There is a basic tension between eyewitness narratives and archival records (which have attracted the attention for many artists and intellectuals in the last decade or two). Archival material bears the imprint of the bureaucratic, of that which has been institutionally preserved. It gives us traces of the dead, evidence of the past that has been recorded but not (yet) processed; it exists as a mnemonic device, as that which awaits the coming of the researcher to be brought back to life. The eyewitness narrative, on the other hand, is intensely personal, even if also collective. The opposition between these two modes of representation and of memory itself has a long history. In “Plato’s Pharmacy” Jacques Derrida stages and deconstructs the opposition between memory and re- and com-memoration, between the living truth and the archive. More recently, Giorgio Agamben, writing about the new Memorial to the Murdered Jews of Europe in Berlin, analyzes the differences between the “unforgettable” and that which can be recalled to memory and archived.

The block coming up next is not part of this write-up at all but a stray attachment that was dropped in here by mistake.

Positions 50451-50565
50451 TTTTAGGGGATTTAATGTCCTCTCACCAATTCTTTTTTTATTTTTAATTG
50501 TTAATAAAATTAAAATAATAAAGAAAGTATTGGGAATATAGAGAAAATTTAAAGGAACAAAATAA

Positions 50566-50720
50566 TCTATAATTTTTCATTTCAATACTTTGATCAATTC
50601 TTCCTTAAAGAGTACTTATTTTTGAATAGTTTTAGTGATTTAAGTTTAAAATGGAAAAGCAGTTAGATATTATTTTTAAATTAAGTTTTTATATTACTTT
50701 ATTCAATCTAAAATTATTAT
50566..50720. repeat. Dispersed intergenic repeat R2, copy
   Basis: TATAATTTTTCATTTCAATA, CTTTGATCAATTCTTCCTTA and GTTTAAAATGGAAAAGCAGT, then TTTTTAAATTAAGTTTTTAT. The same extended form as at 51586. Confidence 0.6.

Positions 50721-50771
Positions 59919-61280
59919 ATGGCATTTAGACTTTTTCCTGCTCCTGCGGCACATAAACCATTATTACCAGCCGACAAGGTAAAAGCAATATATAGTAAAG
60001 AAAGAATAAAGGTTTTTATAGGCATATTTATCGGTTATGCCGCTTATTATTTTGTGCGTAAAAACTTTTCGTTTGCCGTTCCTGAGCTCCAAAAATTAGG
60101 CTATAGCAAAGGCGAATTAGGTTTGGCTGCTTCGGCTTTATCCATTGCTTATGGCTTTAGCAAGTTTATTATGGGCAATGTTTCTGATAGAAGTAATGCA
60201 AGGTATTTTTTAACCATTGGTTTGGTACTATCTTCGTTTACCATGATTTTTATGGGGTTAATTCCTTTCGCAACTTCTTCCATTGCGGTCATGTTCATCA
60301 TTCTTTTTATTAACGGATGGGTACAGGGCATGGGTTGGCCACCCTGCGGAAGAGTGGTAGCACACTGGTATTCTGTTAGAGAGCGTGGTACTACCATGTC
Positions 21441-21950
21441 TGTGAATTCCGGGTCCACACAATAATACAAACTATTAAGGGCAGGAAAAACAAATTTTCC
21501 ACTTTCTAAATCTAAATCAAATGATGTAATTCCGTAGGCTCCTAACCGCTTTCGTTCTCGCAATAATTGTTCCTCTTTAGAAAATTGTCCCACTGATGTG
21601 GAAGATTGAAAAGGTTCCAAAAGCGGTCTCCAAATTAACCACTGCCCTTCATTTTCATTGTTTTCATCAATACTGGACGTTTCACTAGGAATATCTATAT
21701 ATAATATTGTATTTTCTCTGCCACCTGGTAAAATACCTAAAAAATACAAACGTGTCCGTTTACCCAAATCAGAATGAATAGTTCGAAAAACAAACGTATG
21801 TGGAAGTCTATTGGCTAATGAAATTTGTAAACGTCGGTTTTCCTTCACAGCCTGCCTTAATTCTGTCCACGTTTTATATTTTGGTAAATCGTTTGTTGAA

This paper examines the ways in which the dynamic relations between the living and the dead, the private and the public, the fragment and the whole, the personal and the institutional, and the autobiographical and the historical, inform and complicate -- in different ways -- both the eyewitness narrative and the archive. The discussion will focus on the Memorial at Hohenschönhausen to the East German victims of the Stasi (at the site of the former interrogation center and prison, where the tours are all conducted by former inmates), and the Stasi Museum at the site of the former Stasi headquarters, with its miles of archival files.